- 4 tomatillos, cored & chopped
- 4 ripe tomatoes, cored & chopped
- 1 head of garlic, peeled and minced
- 4 yukon gold potatoes, chopped
- 1 Tbsp dried oregano
- 1/2 Tbsp cumin
- 2+ qts chicken stock
- sea salt & fresh ground black pepper, to taste
I bought a 4+ lb. bone-in, pork shoulder for this dish. So, the first thing I had to do was debone the pork shoulder and cut it into large chunks. Baby Lady was busy so I lost my handy-dandy, trusty photographer and no one wants to see me butcher a pork shoulder anyway. Keep the bone and fat trimmings because you will want to use them.
Take some of the fat trimmings and place them in a large pot – this is going to make a lot of stew. Fat trimmings may not be as beneficial as olive oil but it sure does help develop flavor. 🙂
Render the fat because you need something to sweat the onions and garlic. Oh, and that shoulder blade bone, toss it in the pot and sear it, too. 🙂 You paid for it. You might as well get the flavor out of it.
After you have rendered the fat and seared the bone, add the meat in batches and brown.
When the meat has browned, remove and add the onions.
Sweat for 2 minutes or so over medium-high heat until translucent and then add garlic
When the garlic becomes aromatic add the chopped red chiles
Stir and cook for 2 minutes and add the seared pork back to the pot.
Now, add the chicken stock. You want more than enough liquid to cover the vegetables and meat.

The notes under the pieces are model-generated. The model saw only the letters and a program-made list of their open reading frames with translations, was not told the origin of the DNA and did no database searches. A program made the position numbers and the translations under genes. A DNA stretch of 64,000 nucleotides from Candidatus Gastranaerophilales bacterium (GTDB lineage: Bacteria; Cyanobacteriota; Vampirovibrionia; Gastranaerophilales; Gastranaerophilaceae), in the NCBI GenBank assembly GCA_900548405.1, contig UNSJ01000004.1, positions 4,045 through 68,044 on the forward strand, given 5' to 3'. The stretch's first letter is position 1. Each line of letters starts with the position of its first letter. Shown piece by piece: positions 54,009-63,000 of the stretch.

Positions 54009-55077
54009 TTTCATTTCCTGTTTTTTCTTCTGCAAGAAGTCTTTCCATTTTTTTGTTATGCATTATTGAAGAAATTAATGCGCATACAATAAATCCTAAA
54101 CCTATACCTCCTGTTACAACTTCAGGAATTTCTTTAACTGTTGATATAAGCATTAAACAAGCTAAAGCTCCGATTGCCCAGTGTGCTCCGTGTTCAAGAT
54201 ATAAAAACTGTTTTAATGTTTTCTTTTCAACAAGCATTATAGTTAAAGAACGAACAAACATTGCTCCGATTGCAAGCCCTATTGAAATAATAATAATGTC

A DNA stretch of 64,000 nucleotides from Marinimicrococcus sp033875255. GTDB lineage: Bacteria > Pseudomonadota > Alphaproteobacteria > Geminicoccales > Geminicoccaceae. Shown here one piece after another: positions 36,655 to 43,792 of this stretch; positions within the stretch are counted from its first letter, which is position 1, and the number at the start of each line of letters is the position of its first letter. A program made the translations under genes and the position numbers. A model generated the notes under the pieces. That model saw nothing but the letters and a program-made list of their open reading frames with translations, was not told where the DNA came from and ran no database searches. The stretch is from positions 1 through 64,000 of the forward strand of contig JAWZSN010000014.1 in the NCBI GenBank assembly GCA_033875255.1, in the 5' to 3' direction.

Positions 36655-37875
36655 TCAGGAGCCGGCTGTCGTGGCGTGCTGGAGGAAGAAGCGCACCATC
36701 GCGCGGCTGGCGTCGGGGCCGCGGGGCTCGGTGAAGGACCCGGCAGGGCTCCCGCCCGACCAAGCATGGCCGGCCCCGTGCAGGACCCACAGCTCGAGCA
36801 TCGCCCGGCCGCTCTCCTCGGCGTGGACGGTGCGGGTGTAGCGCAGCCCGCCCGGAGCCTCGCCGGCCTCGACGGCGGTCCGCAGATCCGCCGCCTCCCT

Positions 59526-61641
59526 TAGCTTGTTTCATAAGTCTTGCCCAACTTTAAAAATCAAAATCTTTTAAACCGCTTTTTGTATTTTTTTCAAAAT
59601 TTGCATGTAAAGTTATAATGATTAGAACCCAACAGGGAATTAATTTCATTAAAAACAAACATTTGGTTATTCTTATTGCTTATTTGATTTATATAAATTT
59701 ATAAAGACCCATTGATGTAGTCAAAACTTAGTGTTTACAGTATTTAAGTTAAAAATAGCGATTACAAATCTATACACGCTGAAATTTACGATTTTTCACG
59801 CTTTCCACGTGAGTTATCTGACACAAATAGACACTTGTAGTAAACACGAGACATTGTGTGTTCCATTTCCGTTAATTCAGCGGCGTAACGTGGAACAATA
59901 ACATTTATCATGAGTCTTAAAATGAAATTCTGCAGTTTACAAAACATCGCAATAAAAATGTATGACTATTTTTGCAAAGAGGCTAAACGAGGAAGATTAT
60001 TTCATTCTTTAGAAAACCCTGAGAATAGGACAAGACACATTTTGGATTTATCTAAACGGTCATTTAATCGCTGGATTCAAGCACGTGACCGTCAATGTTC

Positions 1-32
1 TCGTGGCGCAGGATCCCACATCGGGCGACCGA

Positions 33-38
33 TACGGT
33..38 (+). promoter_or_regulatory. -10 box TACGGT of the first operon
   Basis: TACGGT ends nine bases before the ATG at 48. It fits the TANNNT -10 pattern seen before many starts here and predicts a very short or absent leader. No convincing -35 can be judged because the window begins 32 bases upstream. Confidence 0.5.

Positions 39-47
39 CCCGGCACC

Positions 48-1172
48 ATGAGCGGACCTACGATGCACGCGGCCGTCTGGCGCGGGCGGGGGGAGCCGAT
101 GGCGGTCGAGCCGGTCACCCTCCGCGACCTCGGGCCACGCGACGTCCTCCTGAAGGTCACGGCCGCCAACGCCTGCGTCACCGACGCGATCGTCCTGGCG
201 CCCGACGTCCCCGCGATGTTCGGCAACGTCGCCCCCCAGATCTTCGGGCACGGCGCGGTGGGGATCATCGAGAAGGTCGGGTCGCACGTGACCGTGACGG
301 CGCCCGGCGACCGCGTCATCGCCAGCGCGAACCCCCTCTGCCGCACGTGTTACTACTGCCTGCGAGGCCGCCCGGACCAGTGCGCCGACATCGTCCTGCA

Don’t forget the blade bone.
Add the oregano
Allow this to cook over medium heat, stirring occasionally, for 1 to 1-1/2 hours until the pork is tender. You want this to reduce and thicken, as well. If it gets too low on liquid either add more stock or water. Now add the potatoes.
Allow to cook another 20 minutes or so until the potatoes are done. Remove the blade bone and adjust seasoning. Ladle into soup bowls,
serve and enjoy. 🙂
23 thoughts on “Roasted New Mexico Red Chile Stew”
Richard – This looks great! I agree with you about the lovely and sweet flavor of red chiles. Being a New Mexico transplant, I can definitely track some down for this flavorful recipe. Do you think that I could use chicken instead of pork, or would that be sacrilege to the chile? Best – Shanna
Hi, Shanna. Thanks for the compliment. You could do this dish with chicken if it was to your liking. You could even do it with beef. As you know, however, it really is traditional to make it with pork shoulder. If you make it with chicken you will have to adjust the cooking time. I would also cook the “soup” for a while 30 – 45 minutes (if not longer) before adding the chicken to allow the flavors to develop and meld. I would also drop the temperature to medium low to low once the chicken is added. Chicken is leaner and cooks considerably faster. As such, if you don’t adjust the cooking times it would be very easy to wind up with dry chicken pieces in the stew. Of course, you could cook it until the chicken shredded in the stew. Lots of techniques. Personally, I love it with pork. 🙂
Thank you for the great tip about allowing the flavor to develop! 🙂